Saturday, 19 April 2014

Clean-cut. By a barber

I’m not of a fan of the modern institution of hairdressers. I mean, they do what they do well enough, but all the awful pretentiousness around it – the cups of coffee, the canned music, the camp discussion of the fine details of hairstyles – all leave me cold. Particularly as they seem exclusively designed to justify, if justification were possible, the scandalous prices these places charge.

Why, my dog’s hairdresser charges a lot less than they do, and Janka – that’s the dog, not the hairdresser – has a lot more to cut than I do.

Janka before and after. A lot more to cut. 
So wherever I go I look for that old-fashioned, much more basic and, in my view, more honest establishment, the barber’s. I had one in Stafford. I’m glad to say that I’ve found one in Luton too.

Clean-Cut Hairdressers in Luton
Don't be fooled – it's a barber's shop
It claims to be a hairdressers, but even the name gives the lie to that: Clean-Cut. No self-respecting hairdresser would call itself that. They always have names like A Cut Above or Hair Today – something allusively punning or otherwise aspiring to charm. 

And missing.

Clean-Cut’s a straight barber. No appointments. You turn up and take a close look at the guys (all guys) ahead of you, so you remember when it’s your turn. And you wait. That’s the downside of course: I waited the best part of half an hour today, but hey, it meant I could read the paper (is it still a paper, if it’s on a Kindle? Well, I think it is.)

When you get called over, there’s no attempt by the other guys to muscle in ahead of you. In fact, today I thought there were two in front of me, but they graciously waved me through.

“No, no, please,” they said, “go ahead.” 


It may have been because they wanted to watch the football results on the telly – that’s right, there’s no soppy canned music in Clean-Cut.

What about the cut itself?

“You want 3, 4 or 5?” he asked, forgetting that I don’t have my hair clipped any more.

“Scissors,” I informed him curtly.

“Scissors, of course,” he said, reaching for one of the two pairs carefully laid out before him.

The cut took 12 minutes. And it took place in silence, apart from absolutely necessary communication.

“Eyebrows, sir?”

“Is that high enough over the ears?”

There was no discussion of where he went on holiday last year or was planning to go this year. I didn’t find out about what had happened in the night club on Friday, and indeed I think it highly unlikely he frequents night clubs. I didn’t even discover what his elder daughter was doing in Canada, or even whether he had a daughter, in Canada of anywhere else.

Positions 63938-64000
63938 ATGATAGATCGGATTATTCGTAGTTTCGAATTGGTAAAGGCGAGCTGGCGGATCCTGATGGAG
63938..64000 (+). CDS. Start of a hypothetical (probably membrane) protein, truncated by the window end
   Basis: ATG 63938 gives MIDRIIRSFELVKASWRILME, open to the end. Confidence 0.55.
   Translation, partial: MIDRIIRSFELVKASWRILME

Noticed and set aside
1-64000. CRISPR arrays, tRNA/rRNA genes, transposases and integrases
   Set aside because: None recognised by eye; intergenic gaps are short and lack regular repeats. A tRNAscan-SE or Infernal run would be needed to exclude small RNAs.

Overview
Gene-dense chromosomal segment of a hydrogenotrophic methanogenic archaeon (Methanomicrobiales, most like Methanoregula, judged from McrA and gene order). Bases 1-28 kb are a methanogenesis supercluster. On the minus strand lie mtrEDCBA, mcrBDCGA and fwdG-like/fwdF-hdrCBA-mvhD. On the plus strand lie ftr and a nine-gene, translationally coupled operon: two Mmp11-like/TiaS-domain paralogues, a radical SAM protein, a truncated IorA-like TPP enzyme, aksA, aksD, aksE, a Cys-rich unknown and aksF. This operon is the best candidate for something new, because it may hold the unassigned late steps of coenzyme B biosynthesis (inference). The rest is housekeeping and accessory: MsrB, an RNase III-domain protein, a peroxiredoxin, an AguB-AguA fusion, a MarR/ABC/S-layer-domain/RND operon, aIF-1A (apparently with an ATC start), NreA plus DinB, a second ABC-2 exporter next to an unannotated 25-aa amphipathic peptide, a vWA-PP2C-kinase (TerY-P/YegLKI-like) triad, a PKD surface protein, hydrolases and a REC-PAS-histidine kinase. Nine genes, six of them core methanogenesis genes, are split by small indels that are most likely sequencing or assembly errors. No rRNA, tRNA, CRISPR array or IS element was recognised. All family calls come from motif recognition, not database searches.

A barber who gets on with it and does prattle
A gem in his profession
A blessed mercy. 

At the end of the process, my hair had been cut. Perfectly adequately in my far from humble opinion. And the charge? Rather under a quarter of what Janka’s cut cost. And, even though I have a lot less hair than she does, that’s still impressive.


Satisfies my requirements entirely
And don't knock the silver highlights –
absolutely not grey –
they took over sixty years to put in
It could even have been less. He asked me, as I came to pay, and dropping his voice as a request for such a confidence requires, whether I was a pensioner. That was slightly galling, since I like to pride myself on my youthful good looks, and don’t care to be told I don’t have them. I’m glad to say I managed to keep the disdain out of my voice when I told him I was not a pensioner, and therefore intended to pay the full fee. He smiled and accepted it.

A fine institution, the Barber’s. Long may it flourish.

4 comments:

Anonymous said...

Last time I went to the barber's was in Camden Town the year I was married; I had just come back alone from Finland; I sometimes try to work out how much I have saved. With the money I don't spend on fags, I would probably be able to afford a small car.

San

David Beeson said...

Be sure to drive carefully

Paul said...

I wouldn't go to anything other than a barber!

David Beeson said...

Well said, Paul. After all, one of them even got a couple of operas in his honour